Lately, I’m on Twitter all the time. I’m suddenly learning that maybe it isn’t waste of time. I was late to the social media party. I joined Facebook in 2016, more than a decade after everybody else. Here’s something to consider: by jumping on the platform after everyone already figured it out, it was difficult to discover the tricks of the application. No one talks about the cool things you can do with Facebook anymore, everyone just does them. It took me two years to learn that I could “tag” someone in a post. I find it hard to catch up.
I joined Twitter a couple months later. Both Facebook and Twitter were the outlets where I planned to share my writing. I was new to WordPress too. I didn’t understand how people were going to find my blog unless I sent it directly to them.
I set up a Facebook page exclusively for blog posts. They all automatically post there. But no one ever reads that page, no one knows it exists. I marketed it once, I sent out a post with a link, but I’m too self-conscious to do it again. I feel like my flesh-and-blood contacts are sick of Jeff, the writer. They just want witty banter or nothing at all.
I haven’t figured out Twitter. I have a few dozen followers, and I follow about twenty of them. I follow new people all the time, but they all tweet so darn much, I can’t keep up. I get stressed out and fall behind. In variably, I unfollow them all a few days later. My blog posts automatically post on Twitter, too. Those tweets don’t get much action either.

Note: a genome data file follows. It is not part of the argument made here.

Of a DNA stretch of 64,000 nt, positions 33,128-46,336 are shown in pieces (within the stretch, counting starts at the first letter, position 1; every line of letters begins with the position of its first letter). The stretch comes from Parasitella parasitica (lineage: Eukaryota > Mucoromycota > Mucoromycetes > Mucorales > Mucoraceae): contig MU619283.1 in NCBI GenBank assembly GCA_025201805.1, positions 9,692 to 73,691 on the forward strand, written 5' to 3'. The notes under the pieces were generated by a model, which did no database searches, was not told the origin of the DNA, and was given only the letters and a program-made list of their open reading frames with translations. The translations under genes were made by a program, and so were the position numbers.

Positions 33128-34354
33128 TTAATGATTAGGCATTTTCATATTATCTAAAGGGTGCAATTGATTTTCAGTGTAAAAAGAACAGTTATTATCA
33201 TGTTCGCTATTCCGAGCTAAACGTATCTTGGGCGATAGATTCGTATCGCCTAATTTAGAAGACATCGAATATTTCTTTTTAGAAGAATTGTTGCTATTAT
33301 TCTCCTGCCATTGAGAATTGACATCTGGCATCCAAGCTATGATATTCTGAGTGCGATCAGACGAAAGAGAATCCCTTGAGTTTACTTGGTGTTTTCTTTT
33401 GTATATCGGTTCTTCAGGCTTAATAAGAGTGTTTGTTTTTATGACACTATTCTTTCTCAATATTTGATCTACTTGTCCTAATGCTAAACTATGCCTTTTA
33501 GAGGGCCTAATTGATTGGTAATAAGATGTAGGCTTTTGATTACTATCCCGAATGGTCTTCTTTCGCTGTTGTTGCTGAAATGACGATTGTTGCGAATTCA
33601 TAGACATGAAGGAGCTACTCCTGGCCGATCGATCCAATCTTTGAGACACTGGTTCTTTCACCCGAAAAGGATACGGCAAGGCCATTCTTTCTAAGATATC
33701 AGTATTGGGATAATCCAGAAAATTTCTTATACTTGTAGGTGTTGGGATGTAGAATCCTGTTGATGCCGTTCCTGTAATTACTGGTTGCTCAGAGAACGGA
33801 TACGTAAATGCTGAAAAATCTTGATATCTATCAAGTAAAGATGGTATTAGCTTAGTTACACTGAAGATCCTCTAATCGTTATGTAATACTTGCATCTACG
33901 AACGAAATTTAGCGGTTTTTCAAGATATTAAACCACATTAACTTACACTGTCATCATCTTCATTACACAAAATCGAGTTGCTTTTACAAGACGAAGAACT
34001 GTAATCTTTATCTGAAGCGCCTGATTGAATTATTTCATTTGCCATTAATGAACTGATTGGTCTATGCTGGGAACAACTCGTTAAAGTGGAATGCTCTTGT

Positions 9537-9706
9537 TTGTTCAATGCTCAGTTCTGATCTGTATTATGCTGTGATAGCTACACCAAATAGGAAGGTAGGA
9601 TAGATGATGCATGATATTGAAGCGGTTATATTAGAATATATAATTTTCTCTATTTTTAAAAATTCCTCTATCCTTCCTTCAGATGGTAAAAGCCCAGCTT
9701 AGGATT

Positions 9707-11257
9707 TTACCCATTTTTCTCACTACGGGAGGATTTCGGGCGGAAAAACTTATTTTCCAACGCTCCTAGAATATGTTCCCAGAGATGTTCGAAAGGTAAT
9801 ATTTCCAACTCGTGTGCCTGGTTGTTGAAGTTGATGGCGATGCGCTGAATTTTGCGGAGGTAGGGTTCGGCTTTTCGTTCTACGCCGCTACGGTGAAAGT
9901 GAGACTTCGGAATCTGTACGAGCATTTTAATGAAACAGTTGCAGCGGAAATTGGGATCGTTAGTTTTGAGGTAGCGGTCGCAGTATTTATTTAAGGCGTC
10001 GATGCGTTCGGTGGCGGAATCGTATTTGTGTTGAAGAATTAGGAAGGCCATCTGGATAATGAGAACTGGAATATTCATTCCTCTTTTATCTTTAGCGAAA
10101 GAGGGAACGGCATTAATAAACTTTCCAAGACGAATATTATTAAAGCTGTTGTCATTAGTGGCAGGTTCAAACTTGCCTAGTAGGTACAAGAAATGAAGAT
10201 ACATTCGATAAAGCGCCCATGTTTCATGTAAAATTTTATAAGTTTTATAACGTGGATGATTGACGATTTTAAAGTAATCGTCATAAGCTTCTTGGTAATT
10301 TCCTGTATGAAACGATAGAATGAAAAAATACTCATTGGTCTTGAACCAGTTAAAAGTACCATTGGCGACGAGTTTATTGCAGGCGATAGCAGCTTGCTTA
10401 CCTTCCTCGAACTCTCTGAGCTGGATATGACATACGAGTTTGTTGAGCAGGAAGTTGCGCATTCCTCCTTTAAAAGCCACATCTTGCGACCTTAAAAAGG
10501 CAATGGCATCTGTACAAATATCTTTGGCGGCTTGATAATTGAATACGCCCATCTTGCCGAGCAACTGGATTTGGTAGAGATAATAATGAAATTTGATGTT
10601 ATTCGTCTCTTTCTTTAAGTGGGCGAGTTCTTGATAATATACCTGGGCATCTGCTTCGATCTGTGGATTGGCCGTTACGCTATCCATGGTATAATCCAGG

A few weeks ago, my friend Angela, one of the few people I follow on Twitter, connected me with the Good Men Project—An online magazine that explores what it means to be a good man in today’s society. She’s a regular contributor and I asked her about it. She tagged me and her editor in the same tweet, and after a bit of back and forth, they asked me to become a syndicated contributor. That’s a fancy term the Good Men give to someone like me who allows them to mine my blog for stories to republish. We’re like symbiotic species. They constantly find new content, and bloggers like me get much craved exposure.
Once I was accepted, my editor offered some advice. I need to connect to more writers on Twitter… a lot more writers… starting with her. I’m now connected with a small core of her followers. I’m falling behind again, but I’m trying to accept that. Apparently, I don’t need to click every link that’s posted.
So, I’m giving this a try. It’s my big experiment. I’m going to see if I can build a network of writers on Twitter. My hope is that I’ll find new bloggers to follow, and new followers too. The Good Men Project would like me to direct more people to their site, and personally, I’d be happy if more people read the long unread posts they are resurrecting.
If your interested in joining my experiment, let’s connect on Twitter. I want to read the articles and stories you tweet about, and meet your friends who write posts of their own. And if you’re interested, my first syndicated contribution on The Good Men Project is the first story I wrote for this blog: Hi, I’m Jeff.